Friday, July 27, 2012

Goldengirl (1979)

          If nothing else, the sports drama Goldengirl delivers on its title—the film is crammed with adoring shots of leading lady Susan Anton, a gleaming Amazon with a lustrous blonde mane. Yet Anton, while not exactly horrible, is the picture’s weakest link. The fault is not entirely hers, since screenwriter John Kohn and director Joseph Sargent failed to provide her with a fleshed-out role—but because Anton is in nearly every scene, her superficiality defines the movie.
          Story-wise, Goldengirl is a cautionary tale with a touch of sci-fi. During the run-up to the 1980 Moscow Olympics, top sports agent Jack Dryden (James Coburn) is asked to join the team preparing Goldine (Anton) for an unprecedented feat—winning three gold medals in sprinting events. As Jack is shown around a remote mountaintop training facility, we learn that Goldine—nicknamed “Goldengirl”—has been conditioned from childhood for Olympic victory. Her adoptive father, Serafin (Curt Jurgens), is an obsessed Germanic scientist whose work may or may not have begun during the Third Reich’s grotesque eugenics experiments.
          Jack is considered crucial to the Goldengirl team because he’s got the connections to line up millions in endorsement deals if she wins all three medals, thus recouping the money that’s been invested in her. The more the story progresses, however, the more apparent it becomes that Serafin is a lunatic who’s been pumping Goldine full of dangerous hormones for years, simply to gain an international spotlight with which to showcase his crackpot theories about human evolution.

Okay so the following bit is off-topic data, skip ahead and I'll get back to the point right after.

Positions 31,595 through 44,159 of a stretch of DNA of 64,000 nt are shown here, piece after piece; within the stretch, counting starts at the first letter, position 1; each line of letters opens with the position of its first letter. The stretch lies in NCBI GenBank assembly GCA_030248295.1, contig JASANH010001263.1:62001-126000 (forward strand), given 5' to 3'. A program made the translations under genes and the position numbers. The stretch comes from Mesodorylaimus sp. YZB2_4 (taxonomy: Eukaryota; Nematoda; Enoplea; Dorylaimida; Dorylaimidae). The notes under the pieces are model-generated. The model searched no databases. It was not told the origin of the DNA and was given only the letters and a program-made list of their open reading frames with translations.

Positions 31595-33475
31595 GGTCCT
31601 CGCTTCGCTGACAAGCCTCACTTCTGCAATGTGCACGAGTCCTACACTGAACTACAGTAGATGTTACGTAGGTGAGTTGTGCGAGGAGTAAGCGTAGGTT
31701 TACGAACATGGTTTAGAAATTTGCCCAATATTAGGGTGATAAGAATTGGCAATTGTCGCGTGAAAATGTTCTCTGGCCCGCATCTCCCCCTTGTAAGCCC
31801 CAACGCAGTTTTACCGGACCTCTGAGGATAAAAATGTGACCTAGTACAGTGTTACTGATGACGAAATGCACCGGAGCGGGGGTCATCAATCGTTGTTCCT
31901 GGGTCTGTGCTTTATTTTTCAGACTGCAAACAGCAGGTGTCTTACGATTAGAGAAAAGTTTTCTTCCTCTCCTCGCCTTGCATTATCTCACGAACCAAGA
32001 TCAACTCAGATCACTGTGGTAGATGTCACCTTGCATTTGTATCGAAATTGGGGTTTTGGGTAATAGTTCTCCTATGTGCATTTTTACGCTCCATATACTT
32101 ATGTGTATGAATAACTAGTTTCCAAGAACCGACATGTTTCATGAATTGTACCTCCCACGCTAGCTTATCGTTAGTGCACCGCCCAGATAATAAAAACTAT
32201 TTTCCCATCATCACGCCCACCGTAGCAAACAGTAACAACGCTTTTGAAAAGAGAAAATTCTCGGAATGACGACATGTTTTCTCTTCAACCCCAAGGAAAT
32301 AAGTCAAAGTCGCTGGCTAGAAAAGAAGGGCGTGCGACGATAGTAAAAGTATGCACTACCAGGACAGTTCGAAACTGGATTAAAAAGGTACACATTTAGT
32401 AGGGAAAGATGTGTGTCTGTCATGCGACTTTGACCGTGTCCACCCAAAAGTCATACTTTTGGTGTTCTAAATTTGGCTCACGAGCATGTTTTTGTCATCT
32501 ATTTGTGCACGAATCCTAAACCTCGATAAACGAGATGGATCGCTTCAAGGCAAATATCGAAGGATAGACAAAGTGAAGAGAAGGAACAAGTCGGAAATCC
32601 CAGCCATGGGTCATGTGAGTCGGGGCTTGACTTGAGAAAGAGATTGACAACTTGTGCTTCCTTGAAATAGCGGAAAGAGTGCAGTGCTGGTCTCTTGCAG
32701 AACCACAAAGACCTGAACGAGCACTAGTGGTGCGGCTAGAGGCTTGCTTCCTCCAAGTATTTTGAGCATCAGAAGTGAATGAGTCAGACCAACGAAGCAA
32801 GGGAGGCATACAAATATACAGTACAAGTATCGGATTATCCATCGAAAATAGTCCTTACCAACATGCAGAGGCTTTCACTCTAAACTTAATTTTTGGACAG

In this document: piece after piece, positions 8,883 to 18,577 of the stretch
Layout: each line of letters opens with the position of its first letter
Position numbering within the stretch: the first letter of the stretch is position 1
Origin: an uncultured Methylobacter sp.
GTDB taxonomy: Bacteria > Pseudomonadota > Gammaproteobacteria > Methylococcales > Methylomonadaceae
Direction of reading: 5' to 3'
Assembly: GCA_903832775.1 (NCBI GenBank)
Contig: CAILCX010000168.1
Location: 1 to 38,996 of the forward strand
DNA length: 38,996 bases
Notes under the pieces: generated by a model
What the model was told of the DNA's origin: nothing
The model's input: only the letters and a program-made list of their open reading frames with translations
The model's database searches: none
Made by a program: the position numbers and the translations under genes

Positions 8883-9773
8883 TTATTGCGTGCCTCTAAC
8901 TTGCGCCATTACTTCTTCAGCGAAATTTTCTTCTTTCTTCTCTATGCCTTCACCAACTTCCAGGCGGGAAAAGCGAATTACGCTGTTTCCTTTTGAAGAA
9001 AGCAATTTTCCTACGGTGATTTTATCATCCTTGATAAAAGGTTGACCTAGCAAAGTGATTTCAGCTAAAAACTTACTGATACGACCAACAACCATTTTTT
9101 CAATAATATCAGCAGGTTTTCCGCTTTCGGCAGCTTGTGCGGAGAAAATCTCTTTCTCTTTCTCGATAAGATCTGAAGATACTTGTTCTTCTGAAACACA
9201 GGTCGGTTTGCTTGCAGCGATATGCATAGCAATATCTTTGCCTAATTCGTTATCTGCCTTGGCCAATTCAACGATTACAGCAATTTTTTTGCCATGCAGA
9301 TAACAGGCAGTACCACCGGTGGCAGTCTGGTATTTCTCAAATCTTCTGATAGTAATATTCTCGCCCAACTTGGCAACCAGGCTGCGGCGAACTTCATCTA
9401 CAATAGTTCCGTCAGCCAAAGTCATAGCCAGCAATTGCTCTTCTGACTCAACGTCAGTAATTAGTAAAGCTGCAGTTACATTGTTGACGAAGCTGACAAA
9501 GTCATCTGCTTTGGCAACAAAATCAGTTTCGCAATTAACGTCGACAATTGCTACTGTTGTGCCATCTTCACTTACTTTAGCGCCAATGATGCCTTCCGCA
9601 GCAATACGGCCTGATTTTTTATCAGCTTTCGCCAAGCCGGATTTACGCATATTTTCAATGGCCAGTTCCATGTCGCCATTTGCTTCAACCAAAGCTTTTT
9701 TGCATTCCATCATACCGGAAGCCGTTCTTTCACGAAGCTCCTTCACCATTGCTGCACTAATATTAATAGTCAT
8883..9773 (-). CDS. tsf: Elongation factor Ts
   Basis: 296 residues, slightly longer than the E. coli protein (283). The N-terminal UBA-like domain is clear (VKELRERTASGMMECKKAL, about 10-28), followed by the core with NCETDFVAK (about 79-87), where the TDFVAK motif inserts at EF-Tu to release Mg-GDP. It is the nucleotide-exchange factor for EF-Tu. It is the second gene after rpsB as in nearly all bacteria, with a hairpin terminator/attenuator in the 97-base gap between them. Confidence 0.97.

Based on a novel by Peter Lear, Goldengirl could (and should) have been a provocative conspiracy movie, with the innocent Goldine caught in the machinations of commerce and megalomania. Unfortunately, the film is diffuse and passive, so no real tension develops until the last 30 minutes, when it’s revealed that running is dangerous to Goldine’s health. It’s also incredibly distracting that Anton looks nothing like an athlete—she’s lean but soft, and she wears dense mascara even during major races. Furthermore, the name actors surrounding Anton—in addition to those mentioned, Leslie Caron plays a shrink and Robert Culp plays a journalist—perform their paycheck gigs indifferently. Compounding Goldengirl’s second-rate status is the fact that America didn’t actually participate in the 1980 Olympics—after this picture was filmed, the U.S. pulled out of the Moscow games in response to Russia’s invasion of Afghanistan.

Goldengirl: FUNKY


FilmFather said...

Do you know of a DVD or streaming option for Goldengirl? All I can find are used (and in some occasions, ridiculously overpriced) VHS tapes.

By Peter Hanson said...

I couldn't find it anywhere except VHS. Seems to be one of those lost titles for the time being. FYI, you may wish to contact Eddie Brandt's Saturday Matinee, a video store located near LA, since I believe they do mail-order rentals of esoteric VHS titles...